Launched in 2008, Klout is a website and mobile application that uses social media analytics to rate the social media influence of its user. By measuring the size of a user’s social media network and analysing other user’s interaction with their content, a Klout score between 1 and 100 is calculated.
Klout was acquired in 2014 by Lithium Technologies, a global marketing technology firm, for $200million. Only four years later, the company has announced that it will be shutting down the platform as it does not align with Lithium Technologies’ long-term strategy.
While Klout has had its fair share of attention, as the social influence industry grew, it has become less relevant. The platform is largely based on how active an individual is on social media, so the Klout score doesn’t provide a huge value to marketers.
Klout doesn’t quite present an understanding of which individuals have an engaged audience that aligns with a brand’s customer base. This understanding is key to how the relationship between brands and social media influencers operates.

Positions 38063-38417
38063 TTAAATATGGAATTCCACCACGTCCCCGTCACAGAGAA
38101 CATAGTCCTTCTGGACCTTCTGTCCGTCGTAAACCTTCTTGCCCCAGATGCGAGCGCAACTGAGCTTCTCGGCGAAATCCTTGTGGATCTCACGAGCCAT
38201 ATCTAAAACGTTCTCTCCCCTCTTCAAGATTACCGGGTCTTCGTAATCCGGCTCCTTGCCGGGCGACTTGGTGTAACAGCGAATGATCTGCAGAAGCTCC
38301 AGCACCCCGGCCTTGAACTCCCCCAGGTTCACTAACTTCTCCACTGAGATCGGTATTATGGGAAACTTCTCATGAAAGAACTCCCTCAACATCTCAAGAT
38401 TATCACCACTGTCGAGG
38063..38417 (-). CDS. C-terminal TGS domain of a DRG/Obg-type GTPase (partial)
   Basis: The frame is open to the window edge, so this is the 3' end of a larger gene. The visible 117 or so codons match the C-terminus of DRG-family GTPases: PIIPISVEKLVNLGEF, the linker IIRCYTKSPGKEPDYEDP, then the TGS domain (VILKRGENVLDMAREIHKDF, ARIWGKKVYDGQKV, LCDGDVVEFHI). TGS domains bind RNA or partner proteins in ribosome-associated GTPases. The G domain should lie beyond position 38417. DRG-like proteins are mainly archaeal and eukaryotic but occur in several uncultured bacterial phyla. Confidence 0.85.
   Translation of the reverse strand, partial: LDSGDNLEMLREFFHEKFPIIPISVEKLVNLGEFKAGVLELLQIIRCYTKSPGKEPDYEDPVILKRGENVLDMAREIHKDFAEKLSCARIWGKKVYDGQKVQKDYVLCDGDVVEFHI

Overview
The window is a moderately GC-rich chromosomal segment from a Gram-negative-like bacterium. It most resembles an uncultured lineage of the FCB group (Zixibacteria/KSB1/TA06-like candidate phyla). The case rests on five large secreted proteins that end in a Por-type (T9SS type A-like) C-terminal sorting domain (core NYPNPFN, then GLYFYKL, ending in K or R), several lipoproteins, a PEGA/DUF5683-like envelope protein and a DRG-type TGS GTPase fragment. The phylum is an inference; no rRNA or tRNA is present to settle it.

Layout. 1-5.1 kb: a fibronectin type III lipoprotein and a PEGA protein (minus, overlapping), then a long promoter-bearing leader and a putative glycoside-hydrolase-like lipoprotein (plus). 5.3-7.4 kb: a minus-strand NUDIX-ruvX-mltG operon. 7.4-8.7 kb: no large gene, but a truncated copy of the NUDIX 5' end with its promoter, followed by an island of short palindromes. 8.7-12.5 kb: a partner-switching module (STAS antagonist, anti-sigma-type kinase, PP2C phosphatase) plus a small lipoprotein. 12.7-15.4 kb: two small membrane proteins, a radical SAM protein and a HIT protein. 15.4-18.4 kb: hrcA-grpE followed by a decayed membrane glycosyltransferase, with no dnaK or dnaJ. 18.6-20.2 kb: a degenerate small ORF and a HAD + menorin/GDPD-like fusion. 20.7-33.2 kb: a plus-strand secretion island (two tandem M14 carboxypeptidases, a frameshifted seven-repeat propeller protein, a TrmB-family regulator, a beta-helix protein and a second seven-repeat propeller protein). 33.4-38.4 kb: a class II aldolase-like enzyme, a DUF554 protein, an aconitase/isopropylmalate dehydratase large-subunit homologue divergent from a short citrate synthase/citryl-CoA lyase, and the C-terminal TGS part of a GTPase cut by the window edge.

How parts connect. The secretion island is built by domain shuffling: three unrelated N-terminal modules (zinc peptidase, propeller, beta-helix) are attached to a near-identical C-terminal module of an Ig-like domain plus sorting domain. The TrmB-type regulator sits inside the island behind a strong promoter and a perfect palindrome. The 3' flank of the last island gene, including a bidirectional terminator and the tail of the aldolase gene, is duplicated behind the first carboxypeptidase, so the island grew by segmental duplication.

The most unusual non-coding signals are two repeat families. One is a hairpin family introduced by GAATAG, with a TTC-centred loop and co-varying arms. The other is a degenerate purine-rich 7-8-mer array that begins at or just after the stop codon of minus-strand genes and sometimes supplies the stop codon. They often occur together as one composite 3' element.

Despite the shutdown, Lithium Technologies has expressed its appreciation for the artificial intelligence and machine learning capabilities that Klout has provided its company. The marketing firm aims to use such technology in improving their customer service.
The platform’s shutdown on May 25th aligns with the date that the new General Data Protection Regulations (GDPR) take effect in Europe.
The GPDR rules are expected to have a huge impact on businesses that work with data, particularly third-party firms like Lithium Technologies, which helps brands manage customer relationships through social media.
While plans to terminate the platform were already under way, the new set of data privacy regulations has only accelerated such decisions.
The growing concern with data management and privacy, highlighted by Facebook’s recent scandal, is expected to galvanise change in the social media industry.